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An Analysis of Some of the Principal Legal Questions Relating to U.N. Weapons Inspections in Iraq

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The multi-year U.N. weapons inspection program in Iraq has encountered numerous difficulties. Its basic objectives have been to ascertain the extent of Iraq's atomic, biological, and chemical weapons, and ballistic missile systems, and then to undertake efforts designed to eliminate such and complicate that nation's ability to reconstruct that arsenal. A wide variety of legal issues surround the operation of the inspection program. Some of these arise from the seminal U.N. resolutions on the subject, and associated operational documents drafted by the Secretary-General, while others arise from the February 23, 1998, Memorandum of Understanding between Secretary Kofi Annan and the Iraqi government. In this article, six of the principal legal issues are subjected to analysis. It is suggested that ambiguity affects some, but not all of the issues. Nevertheless, the ambiguity that is extant, though presenting the potential for complex and unsettling difficulties, has permitted the development of an inspection regime unprecedented in international law.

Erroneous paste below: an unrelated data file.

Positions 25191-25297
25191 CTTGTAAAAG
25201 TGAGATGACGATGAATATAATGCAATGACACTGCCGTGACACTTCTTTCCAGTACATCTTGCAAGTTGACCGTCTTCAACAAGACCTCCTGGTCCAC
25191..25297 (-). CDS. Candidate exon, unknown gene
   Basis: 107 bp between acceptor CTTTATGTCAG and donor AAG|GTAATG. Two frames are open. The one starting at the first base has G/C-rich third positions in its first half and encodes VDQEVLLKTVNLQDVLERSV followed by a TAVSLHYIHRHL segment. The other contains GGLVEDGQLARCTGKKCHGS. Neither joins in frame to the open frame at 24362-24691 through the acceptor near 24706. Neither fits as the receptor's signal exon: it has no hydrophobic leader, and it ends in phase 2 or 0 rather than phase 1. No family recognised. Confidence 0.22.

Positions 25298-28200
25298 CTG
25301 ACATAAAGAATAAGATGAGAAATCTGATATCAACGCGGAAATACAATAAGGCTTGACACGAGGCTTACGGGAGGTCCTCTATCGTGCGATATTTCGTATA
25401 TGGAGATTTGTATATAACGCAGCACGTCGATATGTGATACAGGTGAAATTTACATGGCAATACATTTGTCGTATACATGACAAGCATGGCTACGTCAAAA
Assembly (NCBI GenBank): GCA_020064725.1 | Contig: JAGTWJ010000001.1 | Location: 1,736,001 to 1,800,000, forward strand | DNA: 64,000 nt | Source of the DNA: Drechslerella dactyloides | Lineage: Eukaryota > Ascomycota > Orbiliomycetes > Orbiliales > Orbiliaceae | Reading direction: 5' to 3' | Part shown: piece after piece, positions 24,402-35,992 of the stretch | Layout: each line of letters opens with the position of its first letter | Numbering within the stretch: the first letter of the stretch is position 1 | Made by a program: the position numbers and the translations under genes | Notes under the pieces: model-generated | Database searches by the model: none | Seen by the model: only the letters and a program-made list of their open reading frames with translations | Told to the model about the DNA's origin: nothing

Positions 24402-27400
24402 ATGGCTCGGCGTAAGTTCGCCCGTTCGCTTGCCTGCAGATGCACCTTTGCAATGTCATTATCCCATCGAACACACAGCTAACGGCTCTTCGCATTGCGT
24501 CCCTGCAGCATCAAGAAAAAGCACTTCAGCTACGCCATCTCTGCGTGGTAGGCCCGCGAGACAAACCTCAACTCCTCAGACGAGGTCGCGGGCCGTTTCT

Affiliations: 1: Professor of Comparative and International Law, University of Tulsa, U.S.A.


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